Japanese language

5 Interesting Facts about the Japanese Language

In this article, we present you 5 interesting facts about the Japanese language that might even be new to native speakers.

1. Japanese is the eight most spoken Language in the World

Around 130 million people speak Japanese, which corresponds to 1,662% of the world population. It is the most space-concentrated of all the most-spoken languages, with a vast majority of its speakers living exclusively on the island of Japan. Before and during World War II, due to the Japanese annexation of Taiwan and Korea, as well as partial occupation of China, the Philippines, and various Pacific islands, locals in those countries were asked to learn Japanese. As a result, many elderly people in those countries can still speak Japanese.

2. Japanese bears no Relation to any other major Language

Unlike English, which is closely tied to Romance (e.g., Spanish, French) and Germanic languages (e.g., German), Japanese is not closely related to any other major language. In fact, it is classified as a language isolate, meaning that it is completely unique among all current world languages.  There are many theories that try to link Japanese to other Asian languages like Korean or Austronesian languages. But none of them has gained wide acceptance so far. Japanese being a language isolate might be one reason why it is difficult for non-Japanese natives to learn the language and for Japanese natives to learn foreign languages.

3. International interest in Japanese started to increase in 1980s

Two main factors that helped to increase the international interest in Japanese were the economic bubble in Japan in the 1980s and the global popularity of Japanese popular culture like Anime and Video Games since the 1990s.

Anime and Games are quite popular in Germany, too. A lot of the famous series are broadcast on German TV in a dubbed version and most Japanese Video games also are released in Germany. The number of Japanese languages learners in Germany increased by about 8% from 2012 to 2015 to 14.393 people. However German learners only make for a small portion of worldwide Japanese learners. The majority of learners can be found in East Asia and Southeast Asia.

Percentage of Japanese learners by region in 2015 (Graph from the Japan Foundation, Ssurvey Report on Japanese-language Education abroad 2015, pg. 10)

Percentage of Japanese learners by region in 2015 (Graph from the Japan Foundation, Ssurvey Report on Japanese-language Education abroad 2015, pg. 10)

4. Japanese is one of the most fast-paced spoken Languages in the World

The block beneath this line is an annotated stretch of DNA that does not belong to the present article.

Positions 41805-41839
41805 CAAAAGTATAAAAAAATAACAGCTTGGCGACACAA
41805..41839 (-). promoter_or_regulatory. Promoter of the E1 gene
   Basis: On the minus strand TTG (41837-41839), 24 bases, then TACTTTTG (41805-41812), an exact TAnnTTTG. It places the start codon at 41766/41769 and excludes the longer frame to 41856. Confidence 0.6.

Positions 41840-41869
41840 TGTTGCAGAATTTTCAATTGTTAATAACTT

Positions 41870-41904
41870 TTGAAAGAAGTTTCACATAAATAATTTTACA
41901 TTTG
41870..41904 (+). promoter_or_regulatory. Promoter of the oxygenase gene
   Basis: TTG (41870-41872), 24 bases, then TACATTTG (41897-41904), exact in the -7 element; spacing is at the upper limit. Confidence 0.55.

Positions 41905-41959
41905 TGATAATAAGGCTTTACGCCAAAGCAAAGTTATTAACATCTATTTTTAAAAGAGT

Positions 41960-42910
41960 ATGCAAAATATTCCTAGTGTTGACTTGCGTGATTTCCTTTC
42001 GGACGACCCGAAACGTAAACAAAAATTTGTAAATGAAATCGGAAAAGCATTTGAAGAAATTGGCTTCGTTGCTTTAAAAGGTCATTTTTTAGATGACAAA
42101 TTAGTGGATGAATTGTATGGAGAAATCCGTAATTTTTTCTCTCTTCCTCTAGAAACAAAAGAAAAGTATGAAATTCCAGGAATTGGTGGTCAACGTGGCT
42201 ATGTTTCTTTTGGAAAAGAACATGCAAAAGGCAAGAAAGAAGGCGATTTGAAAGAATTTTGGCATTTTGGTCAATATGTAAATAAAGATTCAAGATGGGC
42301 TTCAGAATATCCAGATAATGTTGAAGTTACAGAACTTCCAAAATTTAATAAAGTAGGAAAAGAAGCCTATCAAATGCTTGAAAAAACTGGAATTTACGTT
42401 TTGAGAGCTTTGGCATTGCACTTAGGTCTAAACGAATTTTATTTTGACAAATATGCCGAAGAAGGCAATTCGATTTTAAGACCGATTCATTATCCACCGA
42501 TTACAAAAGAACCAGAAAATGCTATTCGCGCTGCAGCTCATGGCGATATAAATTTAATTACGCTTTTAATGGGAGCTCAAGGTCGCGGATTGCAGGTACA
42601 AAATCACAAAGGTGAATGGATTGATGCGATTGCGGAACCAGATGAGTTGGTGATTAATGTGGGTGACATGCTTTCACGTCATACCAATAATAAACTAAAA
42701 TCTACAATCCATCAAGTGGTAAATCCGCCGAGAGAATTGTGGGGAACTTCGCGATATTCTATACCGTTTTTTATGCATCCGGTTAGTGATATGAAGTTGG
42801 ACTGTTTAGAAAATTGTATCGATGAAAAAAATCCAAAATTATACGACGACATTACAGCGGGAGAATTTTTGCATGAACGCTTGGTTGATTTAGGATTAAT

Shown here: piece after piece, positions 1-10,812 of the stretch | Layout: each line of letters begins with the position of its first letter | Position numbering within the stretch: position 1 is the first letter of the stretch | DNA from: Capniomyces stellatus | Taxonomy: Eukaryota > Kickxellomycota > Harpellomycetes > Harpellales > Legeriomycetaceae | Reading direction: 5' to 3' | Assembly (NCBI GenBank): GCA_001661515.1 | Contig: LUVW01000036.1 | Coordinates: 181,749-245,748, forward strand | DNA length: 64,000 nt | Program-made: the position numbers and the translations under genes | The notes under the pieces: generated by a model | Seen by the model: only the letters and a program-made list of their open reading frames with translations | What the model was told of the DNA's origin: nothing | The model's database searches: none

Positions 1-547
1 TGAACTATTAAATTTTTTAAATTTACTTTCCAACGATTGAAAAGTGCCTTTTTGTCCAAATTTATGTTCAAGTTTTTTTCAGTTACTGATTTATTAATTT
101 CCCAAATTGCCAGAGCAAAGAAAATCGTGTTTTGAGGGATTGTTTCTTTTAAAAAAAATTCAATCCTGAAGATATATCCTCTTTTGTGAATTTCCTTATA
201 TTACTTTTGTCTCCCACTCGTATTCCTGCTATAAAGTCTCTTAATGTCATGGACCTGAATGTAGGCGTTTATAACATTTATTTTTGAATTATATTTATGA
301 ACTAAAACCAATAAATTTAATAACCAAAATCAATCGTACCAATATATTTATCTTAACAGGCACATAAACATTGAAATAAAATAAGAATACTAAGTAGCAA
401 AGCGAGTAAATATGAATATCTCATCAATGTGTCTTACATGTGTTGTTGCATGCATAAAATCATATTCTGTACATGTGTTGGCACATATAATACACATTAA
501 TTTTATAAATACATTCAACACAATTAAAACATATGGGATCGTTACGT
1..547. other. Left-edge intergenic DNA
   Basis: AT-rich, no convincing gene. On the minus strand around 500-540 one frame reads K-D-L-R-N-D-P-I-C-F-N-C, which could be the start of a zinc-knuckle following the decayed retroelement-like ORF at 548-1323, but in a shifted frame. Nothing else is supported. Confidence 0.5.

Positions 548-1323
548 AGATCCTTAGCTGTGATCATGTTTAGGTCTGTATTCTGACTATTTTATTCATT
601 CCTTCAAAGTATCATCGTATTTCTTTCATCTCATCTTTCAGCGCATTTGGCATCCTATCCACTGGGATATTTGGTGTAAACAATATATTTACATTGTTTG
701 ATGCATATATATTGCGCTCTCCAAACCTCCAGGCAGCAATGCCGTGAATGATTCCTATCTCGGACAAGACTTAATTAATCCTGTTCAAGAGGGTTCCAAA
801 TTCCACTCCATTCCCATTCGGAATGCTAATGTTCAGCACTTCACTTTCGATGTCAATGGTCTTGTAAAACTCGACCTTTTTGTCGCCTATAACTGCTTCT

In 2011 a group of French linguists conducted a study and tackled the task of measuring average language speed. Japanese has a spoken syllable rate of nearly eight syllables per second. That is faster than Spanish, French and Italian. However, there are other interesting takeaways from the study as well.

While Japanese has the fastest spoken rate, it also has the lowest amount of information density per syllable. That might be due to the Japanese honorific language that uses a lot of words with many syllables that not necessarily carry a lot of information.

5. Romanization of Japanese Words started in the 16th Century

The romanization of Japanese began in the 16th century with the arrival of the first Portuguese traders and priests. However, as Japan reduced contact with the West from 1639 to 1858, romaji fell out of use. It was not until the late 19th century and further Western intrusion and influence starting with Commodore Perry who forced the Shogun to sign a peace treaty and establish diplomatic relations between Japan and the United States when romaji became important again. There are several systems for romanization. The most widely used one is the Hepburn Romanization that was published in 1867 by American missionary James Curtis Hepburn. 

We hope you found some of these facts interesting and learned something new. We can also recommend this article that provides a short introduction in the history of Japanese. The translators at transeuro also constantly keep learning and improving their skills to provide even better translations. If you are interested in translation from Japanese to English or from Japanese to German, please feel free to contact us.

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